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The Zen of Eating
The Buddhist Channel, April 22, 2008; Extracted from "The Zen Life", page 156-158; Published by Weatherhill, 1972.
Although we eat everyday, for the most part we do it mechanically, without deep reflection. This is not to say that we do not sometimes hear people say things like "It was delicious" or "I enjoyed the meal very much.".
Most people, however, fail to reflect on such things as how many people's beneficence has made it possible for them to eat a particular meal. Where for example, were the raw materials that go to make up our meals, such as rice, wheat, barley, sugar, vegetables, fruit etc., cultivated? Or where were they harvested, collected and processed? How much human effort has been involved?
Not only that, but how great a part in this process has been played by the so-called natural forces such as the sun's warmth, the earth's nourishment, the air's action, changes in climate?
When it is a question of methods of cultivating rice, or producing other food, not only are the efforts of present day people involved but also those of past ages as well. When we stop to think how the finished foods were transported, then we realize that the number of people who have been involved in enabling us to eat is almost infinite.
Truly, "considering the meal's effect, we reflect on whence it came."
Considering how great has been the kindness of heaven, earth and our fellow human beings, we need to ask, "Am I really worthy of receiving the fruit of such cooperation? Have I accumulated such virtue or moral culture? How apt the saying. "weighing our virtues, we accept this offering."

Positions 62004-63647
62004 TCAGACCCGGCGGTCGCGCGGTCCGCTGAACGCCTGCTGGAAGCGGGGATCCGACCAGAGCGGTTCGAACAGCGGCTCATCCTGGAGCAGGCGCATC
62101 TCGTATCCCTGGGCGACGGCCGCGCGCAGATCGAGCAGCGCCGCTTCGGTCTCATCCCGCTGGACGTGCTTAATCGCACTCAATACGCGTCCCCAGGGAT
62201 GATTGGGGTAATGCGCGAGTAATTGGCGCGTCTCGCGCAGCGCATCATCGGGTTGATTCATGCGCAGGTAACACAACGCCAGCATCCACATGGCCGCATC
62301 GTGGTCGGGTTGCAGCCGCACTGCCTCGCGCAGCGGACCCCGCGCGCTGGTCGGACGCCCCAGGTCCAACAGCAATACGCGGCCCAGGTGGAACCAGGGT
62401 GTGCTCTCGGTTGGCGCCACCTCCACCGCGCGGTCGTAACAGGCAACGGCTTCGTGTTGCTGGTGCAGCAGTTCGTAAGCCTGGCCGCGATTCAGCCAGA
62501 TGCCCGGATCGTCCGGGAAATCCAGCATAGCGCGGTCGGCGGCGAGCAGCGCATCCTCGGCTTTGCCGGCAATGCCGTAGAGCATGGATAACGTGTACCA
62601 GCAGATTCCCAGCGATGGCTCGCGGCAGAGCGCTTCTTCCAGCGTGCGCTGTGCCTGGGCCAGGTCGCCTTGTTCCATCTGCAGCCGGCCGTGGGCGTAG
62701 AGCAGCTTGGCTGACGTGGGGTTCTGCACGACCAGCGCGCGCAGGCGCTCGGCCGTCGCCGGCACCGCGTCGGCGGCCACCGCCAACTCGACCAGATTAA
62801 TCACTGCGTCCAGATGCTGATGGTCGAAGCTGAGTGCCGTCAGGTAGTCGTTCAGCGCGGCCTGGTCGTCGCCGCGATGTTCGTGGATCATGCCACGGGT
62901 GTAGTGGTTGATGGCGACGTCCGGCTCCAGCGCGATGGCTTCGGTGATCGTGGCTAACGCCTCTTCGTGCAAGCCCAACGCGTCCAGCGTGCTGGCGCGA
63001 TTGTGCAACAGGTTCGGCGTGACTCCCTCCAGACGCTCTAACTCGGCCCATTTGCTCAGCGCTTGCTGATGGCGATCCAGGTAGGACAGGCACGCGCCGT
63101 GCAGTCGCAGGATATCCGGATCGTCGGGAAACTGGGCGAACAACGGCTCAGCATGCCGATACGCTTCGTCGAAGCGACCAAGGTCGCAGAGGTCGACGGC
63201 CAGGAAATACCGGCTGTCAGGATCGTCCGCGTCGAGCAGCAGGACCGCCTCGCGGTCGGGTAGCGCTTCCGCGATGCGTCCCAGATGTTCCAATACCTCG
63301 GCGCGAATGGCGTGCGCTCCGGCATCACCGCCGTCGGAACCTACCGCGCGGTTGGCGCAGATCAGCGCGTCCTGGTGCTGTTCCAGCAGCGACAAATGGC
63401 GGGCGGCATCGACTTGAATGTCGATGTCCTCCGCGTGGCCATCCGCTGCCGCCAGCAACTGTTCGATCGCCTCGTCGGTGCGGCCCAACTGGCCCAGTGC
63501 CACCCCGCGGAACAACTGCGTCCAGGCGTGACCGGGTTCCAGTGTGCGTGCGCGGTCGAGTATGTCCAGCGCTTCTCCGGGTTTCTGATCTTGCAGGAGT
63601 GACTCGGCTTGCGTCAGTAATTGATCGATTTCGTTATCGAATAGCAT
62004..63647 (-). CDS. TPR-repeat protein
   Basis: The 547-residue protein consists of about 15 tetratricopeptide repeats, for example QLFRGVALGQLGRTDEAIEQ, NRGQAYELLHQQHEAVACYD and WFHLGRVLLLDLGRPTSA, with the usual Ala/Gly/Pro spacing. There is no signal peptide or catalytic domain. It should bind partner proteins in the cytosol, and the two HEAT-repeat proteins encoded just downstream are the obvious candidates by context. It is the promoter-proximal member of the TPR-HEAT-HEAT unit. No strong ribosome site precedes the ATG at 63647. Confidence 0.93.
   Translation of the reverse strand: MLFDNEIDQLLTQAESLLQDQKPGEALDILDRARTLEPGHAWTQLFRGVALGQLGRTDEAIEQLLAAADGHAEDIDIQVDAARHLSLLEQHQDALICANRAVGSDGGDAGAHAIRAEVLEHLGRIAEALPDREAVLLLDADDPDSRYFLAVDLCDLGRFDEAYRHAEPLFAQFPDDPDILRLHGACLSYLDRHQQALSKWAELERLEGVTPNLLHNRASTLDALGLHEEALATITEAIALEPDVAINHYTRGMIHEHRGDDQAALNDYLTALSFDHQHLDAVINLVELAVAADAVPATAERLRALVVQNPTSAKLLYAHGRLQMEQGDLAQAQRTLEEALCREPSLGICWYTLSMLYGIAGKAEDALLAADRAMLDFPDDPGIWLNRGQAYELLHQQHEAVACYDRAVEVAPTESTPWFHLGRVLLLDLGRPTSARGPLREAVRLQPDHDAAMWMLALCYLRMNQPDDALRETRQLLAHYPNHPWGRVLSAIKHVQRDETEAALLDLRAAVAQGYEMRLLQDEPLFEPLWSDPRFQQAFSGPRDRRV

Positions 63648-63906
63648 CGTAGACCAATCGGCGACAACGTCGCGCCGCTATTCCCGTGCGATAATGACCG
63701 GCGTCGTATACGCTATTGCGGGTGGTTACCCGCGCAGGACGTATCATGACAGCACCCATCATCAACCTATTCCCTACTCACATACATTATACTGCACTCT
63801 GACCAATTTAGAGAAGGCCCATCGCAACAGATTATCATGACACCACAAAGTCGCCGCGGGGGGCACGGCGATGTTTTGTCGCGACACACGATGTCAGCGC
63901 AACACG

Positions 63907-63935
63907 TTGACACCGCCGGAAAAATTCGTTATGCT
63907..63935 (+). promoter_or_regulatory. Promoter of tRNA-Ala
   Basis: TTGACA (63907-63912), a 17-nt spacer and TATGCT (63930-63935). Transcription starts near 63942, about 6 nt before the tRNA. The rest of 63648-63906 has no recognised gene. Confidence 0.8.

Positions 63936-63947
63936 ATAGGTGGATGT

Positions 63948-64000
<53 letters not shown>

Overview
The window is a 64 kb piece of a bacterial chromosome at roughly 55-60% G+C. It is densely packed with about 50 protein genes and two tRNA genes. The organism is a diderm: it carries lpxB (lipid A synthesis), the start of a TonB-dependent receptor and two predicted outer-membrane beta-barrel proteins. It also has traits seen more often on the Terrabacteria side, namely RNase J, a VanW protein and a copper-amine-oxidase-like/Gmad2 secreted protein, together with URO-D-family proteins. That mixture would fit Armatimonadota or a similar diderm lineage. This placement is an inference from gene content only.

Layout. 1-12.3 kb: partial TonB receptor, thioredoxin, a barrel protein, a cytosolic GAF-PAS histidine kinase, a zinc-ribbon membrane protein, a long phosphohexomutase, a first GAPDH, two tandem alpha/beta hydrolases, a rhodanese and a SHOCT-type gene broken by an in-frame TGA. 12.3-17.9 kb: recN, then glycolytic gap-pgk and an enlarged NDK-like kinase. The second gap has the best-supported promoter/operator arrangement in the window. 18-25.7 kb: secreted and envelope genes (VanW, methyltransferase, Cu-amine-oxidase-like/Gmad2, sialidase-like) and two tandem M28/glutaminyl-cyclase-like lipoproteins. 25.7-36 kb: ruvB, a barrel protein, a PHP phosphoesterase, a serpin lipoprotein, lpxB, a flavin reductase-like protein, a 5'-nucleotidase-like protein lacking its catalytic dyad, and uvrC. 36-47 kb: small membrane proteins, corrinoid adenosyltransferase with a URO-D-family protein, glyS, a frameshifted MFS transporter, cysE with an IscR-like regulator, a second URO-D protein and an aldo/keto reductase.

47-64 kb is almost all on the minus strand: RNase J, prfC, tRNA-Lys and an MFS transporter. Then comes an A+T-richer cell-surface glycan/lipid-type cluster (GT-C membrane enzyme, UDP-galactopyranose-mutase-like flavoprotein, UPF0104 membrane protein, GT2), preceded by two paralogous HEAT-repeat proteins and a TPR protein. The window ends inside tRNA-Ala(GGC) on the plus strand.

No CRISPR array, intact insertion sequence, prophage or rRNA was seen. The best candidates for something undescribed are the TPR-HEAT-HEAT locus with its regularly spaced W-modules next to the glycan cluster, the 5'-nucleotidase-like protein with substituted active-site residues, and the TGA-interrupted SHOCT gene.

Zen training is for the purpose of controlling the mind, and curing ourselves of the three primary evil desires: greed, anger and ignorance. Of these three, however, greed is difficult to overcome.
"We must first of all overcome greed" means that when we are about to eat, the food that so many people and things have beneficently provided for us, we should be concerned about other human beings who may be starving, and whether or not we are greedily eating that which rightfully belongs to such unfortunates.
Truly, food should be thought of as a medicine to sustain our physical strength. If this is done, then greed will by itself disappear.
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If we think further about the fundamental nature of this problem, we will come to understand that the reason we are given the opportunity to eat is in order that we may attain the Buddhist Way and realize Enlightenment.
This might also be expressed as the realization of the four great vows of Bodhisattvahood, beginning with the vow, "to save all sentient beings, however innumerable they may be" and ending with the vow, "to attain the Buddhist Way, however infinite it may be."
The vows, expressed more simply, are compressed to, "to attain enlightenment, we now eat this food." The reason the Gokan no Ge are recited at Zen mealtimes is none other than to renew the monks' understanding of the meaning of eating and to deepen their vigilance.
Written by Koji Sato, Translated by Ryojun Victoria